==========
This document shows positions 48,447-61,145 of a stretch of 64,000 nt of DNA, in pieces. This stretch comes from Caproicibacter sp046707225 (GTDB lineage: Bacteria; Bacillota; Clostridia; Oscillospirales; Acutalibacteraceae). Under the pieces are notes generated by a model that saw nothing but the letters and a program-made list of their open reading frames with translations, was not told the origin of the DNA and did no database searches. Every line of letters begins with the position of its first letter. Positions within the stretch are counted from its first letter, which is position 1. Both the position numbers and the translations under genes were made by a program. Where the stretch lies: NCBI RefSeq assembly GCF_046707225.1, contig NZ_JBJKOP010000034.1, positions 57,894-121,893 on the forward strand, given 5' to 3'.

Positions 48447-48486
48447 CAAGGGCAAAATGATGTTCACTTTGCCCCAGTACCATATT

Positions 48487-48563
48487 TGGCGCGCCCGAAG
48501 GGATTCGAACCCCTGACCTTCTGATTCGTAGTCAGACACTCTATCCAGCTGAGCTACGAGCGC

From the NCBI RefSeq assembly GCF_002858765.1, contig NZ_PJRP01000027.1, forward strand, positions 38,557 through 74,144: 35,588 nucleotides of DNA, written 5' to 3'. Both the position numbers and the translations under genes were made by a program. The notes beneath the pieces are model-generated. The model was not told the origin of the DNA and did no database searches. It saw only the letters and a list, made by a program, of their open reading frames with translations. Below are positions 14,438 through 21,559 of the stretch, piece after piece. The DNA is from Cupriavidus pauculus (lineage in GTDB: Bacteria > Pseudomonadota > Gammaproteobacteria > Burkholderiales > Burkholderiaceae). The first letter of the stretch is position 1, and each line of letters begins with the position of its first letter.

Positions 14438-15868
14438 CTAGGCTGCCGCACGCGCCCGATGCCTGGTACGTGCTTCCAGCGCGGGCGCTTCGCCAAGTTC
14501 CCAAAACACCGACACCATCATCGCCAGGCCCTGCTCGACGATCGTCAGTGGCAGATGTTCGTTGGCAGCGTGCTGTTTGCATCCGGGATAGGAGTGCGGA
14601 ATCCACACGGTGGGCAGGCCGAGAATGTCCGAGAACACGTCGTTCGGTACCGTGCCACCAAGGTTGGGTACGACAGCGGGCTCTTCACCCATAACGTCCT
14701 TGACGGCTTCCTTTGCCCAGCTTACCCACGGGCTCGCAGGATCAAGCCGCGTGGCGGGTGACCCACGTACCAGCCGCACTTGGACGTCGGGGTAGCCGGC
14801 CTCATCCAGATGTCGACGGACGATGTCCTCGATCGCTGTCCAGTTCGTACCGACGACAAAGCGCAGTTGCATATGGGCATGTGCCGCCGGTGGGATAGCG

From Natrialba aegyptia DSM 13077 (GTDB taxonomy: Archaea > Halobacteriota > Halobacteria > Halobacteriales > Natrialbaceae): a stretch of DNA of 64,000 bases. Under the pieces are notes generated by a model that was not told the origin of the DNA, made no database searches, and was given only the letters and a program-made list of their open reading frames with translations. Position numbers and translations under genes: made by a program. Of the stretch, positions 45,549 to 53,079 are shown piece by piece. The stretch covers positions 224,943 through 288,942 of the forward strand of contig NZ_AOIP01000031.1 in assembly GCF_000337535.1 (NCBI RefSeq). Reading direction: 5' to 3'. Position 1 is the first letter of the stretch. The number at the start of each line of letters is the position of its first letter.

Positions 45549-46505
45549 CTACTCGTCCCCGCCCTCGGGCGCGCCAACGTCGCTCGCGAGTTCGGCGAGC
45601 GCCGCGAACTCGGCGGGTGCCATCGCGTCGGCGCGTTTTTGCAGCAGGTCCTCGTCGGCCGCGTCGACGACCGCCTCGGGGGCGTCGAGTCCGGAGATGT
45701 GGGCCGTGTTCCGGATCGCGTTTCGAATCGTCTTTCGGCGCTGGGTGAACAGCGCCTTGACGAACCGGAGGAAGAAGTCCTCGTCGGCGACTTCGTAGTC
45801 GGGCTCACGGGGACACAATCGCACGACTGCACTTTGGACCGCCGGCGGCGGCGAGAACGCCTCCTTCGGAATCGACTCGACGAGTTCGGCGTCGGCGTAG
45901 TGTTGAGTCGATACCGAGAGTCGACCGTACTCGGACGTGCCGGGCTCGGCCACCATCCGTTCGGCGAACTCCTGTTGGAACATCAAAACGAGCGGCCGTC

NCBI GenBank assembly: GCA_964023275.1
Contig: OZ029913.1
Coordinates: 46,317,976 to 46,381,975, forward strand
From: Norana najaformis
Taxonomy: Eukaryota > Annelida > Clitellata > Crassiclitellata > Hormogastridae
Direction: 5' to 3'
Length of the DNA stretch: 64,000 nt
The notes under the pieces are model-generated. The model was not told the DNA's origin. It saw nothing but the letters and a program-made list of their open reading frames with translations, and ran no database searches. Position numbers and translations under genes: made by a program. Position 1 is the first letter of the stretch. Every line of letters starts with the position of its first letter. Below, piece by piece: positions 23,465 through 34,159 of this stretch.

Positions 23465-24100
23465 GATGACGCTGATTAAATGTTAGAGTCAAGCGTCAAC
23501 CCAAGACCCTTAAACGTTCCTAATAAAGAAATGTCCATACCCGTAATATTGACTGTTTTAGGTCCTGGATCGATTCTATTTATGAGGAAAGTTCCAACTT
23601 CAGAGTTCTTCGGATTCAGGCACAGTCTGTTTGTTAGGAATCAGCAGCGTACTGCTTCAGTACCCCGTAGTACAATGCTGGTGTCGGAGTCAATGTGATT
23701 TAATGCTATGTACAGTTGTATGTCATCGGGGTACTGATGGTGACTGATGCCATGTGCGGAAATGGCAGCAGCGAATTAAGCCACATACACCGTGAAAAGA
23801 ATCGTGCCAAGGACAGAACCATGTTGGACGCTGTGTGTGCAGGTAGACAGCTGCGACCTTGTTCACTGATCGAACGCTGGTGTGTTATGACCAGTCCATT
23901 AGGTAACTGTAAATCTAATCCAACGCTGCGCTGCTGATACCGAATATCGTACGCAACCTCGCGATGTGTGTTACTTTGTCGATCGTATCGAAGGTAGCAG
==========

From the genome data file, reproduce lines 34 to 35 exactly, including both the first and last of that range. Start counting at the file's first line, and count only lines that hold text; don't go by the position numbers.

23801 ATCGTGCCAAGGACAGAACCATGTTGGACGCTGTGTGTGCAGGTAGACAGCTGCGACCTTGTTCACTGATCGAACGCTGGTGTGTTATGACCAGTCCATT
23901 AGGTAACTGTAAATCTAATCCAACGCTGCGCTGCTGATACCGAATATCGTACGCAACCTCGCGATGTGTGTTACTTTGTCGATCGTATCGAAGGTAGCAG